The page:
ployment in good earnest. She now laboured incessantly at patchwork from morning till night, and on Sundays and weekdays, for she knew no difference of days, nor could she be made to comprehend the difference. She had no remembrance from day to day of what she had been doing on the previous day, and so every morning commenced de novo. Whatever she began, that she continued to work at while daylight lasted, manifesting no uneasiness for anything to eat or drink, taking not the slightest heed of anything which was going on around her, but intent only on her patchwork. She gradually began, like a child, to register ideas and acquire experience. This was first shown in connection with her manual occupation. From patchwork, after having exhausted all the materials within her reach, she was led to the higher art of worsted-work, by which her attention was soon engrossed as constantly as it had before been by her humbler employment. She was delighted with the colours and the flowers upon the patterns that were brought to her, and seemed to derive special enjoyment from the harmony of colours; nor did she conceal her want of respect towards any specimen of work that was placed before her, but immediately threw it aside if the arrangement displeased her. She still had no recollection from day to day of what she had done, and every morning began something new, unless her unfinished work was placed before her; and, after imitating the patterns of others, she began devising some of her own.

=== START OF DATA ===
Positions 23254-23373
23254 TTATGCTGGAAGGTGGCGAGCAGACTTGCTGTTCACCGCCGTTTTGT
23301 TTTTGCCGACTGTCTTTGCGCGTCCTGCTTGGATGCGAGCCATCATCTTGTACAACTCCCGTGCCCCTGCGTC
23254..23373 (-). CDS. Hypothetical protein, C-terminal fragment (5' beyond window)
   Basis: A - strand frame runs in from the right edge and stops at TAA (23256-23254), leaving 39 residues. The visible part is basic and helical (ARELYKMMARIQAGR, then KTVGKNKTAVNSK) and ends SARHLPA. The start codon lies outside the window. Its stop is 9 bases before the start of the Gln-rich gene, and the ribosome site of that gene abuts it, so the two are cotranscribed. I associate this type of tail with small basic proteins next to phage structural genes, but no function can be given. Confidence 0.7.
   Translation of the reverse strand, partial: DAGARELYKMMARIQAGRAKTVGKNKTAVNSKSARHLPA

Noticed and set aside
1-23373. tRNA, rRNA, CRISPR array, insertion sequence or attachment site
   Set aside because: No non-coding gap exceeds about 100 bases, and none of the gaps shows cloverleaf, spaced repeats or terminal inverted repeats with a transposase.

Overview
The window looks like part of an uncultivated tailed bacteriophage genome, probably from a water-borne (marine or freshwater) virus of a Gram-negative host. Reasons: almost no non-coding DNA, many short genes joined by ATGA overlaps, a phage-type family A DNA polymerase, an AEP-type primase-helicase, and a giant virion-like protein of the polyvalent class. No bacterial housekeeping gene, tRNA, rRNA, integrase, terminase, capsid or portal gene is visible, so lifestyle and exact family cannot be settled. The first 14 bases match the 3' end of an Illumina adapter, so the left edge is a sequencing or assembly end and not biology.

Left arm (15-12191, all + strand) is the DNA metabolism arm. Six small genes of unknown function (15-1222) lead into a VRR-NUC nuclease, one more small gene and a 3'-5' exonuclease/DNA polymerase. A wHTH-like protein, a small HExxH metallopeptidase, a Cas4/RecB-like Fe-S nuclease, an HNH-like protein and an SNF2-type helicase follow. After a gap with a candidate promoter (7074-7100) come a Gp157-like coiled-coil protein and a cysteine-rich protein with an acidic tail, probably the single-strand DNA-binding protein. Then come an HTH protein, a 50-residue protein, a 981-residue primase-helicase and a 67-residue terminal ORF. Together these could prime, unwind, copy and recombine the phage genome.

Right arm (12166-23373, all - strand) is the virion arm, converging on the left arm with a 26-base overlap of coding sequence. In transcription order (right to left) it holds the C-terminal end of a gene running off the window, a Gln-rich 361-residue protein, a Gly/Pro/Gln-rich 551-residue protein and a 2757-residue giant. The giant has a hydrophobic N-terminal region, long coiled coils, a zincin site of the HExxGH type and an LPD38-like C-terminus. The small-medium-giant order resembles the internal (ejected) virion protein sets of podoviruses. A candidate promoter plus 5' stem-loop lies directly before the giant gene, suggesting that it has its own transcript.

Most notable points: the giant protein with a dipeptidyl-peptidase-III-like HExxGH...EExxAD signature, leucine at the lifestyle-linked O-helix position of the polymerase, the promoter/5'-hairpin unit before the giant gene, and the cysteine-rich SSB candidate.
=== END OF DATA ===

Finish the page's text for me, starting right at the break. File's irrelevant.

The first ideas, derived from her former experience, that seemed to be awakened within her, were connected with two subjects which had naturally made a strong impression upon her; namely, her fall into the river and a love affair. It will be obvious that her pleasure in the symmetrical arrangement of patterns, the harmony of colours, etc., was at first simply sensorial; but she gradually took an interest in looking at pictures or prints, more especially of flowers, trees, and animals. When, however, she was shown a landscape in which there was a river, or a view of a troubled sea, she became intensely excited and violently agitated, and one of her fits of spasmodic rigidity and insensibility immediately followed. If the picture were removed before the paroxysm had subsided, she manifested no recollection of what had taken place; but so great was her feeling of dread or fright associated with water, that the mere sight of it in motion, its mere running from one vessel to another, made her shudder and tremble; and in the act of washing her hands, they were merely placed in water. From this it may be inferred that simple ideas were now being formed; for whilst